I’ve never lost anyone close to me before.
No one in my family has passed away. My Grandma and Grandpa are well into their 90s and my Nan and Pop are doing well in their 80s. My pop was even hit by a car around 4 years ago, and he was out of the hospital in no time. All of my family are well, I still have all of my cousins, aunts, although we did lose my Nan’s sister a year ago – but she was estranged to me. Don’t get me wrong, I still cared for her, but it’s hard to form a relationship with someone you hardly see.
Now, my Grandma is in hospital after having a small stroke. I’m not sad, because my Grandma is a resilient woman. She has already had by-pass surgery and then a new heart valve, and even though that was only supposed to give her another 7 years, it has been well over 22 since then.
I don’t know how I would feel if my Grandmother or any relative for that matter passed away. All of my family lives so far away that I rarely get to see them. My Grandparent’s old age makes it difficult to call them for their own daughter (my mother) let alone me. My Grandpa is pretty much deaf and they are in a routine now, my uncle makes sure of that – there are certain times when people can call, etc etc.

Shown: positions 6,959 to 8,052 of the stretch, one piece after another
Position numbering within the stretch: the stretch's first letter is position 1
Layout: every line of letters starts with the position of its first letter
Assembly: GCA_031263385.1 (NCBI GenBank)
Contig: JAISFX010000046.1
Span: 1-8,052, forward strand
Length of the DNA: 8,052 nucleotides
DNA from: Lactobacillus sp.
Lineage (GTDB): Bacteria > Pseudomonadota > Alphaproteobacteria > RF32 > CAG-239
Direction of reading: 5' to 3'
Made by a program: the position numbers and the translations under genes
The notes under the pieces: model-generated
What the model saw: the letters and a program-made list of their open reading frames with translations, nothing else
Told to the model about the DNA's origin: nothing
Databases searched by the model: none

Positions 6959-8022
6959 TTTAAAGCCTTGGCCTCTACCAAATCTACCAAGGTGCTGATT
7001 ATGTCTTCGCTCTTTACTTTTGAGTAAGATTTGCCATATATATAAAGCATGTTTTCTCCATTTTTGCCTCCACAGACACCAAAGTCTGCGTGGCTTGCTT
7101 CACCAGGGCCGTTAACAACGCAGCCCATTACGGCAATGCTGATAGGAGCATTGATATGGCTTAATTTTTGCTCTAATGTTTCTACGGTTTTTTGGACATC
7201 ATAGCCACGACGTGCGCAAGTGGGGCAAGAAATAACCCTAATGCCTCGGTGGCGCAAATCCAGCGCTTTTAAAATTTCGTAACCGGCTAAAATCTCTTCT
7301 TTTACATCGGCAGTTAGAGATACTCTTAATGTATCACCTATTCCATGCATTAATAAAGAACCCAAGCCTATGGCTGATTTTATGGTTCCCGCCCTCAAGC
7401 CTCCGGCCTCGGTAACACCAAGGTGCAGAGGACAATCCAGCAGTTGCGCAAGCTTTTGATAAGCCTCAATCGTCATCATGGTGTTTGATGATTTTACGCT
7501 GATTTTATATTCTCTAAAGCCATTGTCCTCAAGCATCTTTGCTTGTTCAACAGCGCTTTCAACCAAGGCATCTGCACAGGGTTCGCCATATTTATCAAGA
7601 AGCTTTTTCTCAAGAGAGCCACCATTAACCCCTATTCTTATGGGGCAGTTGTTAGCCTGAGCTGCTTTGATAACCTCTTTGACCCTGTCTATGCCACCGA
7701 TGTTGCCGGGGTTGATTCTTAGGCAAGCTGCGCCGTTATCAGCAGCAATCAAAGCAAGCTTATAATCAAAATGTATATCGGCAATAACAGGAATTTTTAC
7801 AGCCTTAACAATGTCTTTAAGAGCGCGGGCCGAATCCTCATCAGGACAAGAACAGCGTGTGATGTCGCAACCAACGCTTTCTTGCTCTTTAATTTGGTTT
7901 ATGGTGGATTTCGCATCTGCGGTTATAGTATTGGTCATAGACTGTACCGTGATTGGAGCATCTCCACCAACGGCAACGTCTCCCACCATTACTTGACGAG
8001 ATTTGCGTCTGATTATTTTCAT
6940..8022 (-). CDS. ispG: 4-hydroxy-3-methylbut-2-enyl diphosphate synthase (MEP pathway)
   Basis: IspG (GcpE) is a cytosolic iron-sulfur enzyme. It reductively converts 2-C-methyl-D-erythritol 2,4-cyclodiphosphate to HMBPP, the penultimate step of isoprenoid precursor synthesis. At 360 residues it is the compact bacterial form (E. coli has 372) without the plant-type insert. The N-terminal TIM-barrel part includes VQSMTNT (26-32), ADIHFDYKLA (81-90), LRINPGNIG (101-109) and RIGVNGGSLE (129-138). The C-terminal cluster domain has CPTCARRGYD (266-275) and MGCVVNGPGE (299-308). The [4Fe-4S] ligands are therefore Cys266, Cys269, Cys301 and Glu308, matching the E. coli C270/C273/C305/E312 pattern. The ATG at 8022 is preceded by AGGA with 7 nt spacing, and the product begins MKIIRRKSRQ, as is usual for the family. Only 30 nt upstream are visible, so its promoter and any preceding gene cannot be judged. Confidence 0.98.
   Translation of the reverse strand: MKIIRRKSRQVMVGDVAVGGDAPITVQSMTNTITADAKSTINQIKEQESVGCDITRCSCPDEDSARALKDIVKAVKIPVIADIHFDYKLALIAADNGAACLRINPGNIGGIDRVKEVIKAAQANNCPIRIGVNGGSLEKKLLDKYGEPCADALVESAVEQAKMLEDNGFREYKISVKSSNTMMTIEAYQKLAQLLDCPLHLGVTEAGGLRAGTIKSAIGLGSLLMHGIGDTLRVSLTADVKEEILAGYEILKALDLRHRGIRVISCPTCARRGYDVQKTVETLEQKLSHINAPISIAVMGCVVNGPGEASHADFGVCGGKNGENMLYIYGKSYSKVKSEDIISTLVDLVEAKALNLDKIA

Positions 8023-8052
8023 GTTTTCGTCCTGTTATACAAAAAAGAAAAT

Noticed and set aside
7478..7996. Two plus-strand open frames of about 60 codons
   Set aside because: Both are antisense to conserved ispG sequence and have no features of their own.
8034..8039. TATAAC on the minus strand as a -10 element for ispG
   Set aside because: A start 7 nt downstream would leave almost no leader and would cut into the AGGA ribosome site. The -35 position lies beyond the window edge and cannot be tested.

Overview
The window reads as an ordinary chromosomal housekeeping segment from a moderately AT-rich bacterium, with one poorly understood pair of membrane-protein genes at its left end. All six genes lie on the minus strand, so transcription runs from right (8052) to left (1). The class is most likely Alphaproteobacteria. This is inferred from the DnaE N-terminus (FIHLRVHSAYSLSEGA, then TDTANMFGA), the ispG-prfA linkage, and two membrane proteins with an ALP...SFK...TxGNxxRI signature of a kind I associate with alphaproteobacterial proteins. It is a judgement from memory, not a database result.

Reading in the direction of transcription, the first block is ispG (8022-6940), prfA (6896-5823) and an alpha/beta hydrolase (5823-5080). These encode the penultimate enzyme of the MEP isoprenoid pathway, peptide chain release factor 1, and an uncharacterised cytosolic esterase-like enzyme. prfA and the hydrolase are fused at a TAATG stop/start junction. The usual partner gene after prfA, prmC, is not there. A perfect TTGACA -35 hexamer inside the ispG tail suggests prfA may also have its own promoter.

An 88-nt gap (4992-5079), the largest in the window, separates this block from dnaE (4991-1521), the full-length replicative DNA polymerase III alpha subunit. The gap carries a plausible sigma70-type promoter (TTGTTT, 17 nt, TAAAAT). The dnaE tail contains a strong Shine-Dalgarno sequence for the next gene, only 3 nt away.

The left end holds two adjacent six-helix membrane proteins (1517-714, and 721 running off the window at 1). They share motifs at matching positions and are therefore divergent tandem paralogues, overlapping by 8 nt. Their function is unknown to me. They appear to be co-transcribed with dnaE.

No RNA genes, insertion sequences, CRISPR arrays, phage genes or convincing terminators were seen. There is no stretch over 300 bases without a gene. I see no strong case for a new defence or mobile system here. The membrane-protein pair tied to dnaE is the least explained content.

The most annoying thing is obviously the anxiety. It keeps me from doing things such as jumping in the car and driving to visit family.
I think if anything I will break down and cry if I saw my mother upset. Not in a “monkey see, monkey do” type fashion, but I love my parents and to see them in pain is very much unbearable. If my Grandmother passed, there would be no question that I would have to go right home and comfort my mum.
My mother and my brother were planning on driving to Sydney to visit my Grandma and Grandpa, but now she is in the hospital my father is also going and they’ve asked me if I wanted to visit too. When I took the call this morning, my mind was focused on the anxiety I’ve been feeling lately and having travel all that way – but now that I’m not groggy with sleep I know that this is perhaps the last time I will get to see her.
In a way I don’t want to see her fragile, I’d rather remember her how we’ve left it – a strong, capable woman who baked scones and tea cakes, and would make us beautiful roast dinners every time we stayed. She has always had a kind heart, it’s something you could just sense. She never raised her voice, you never heard her being rude or gossiping, she just loved.
I think that’s why I love her so much.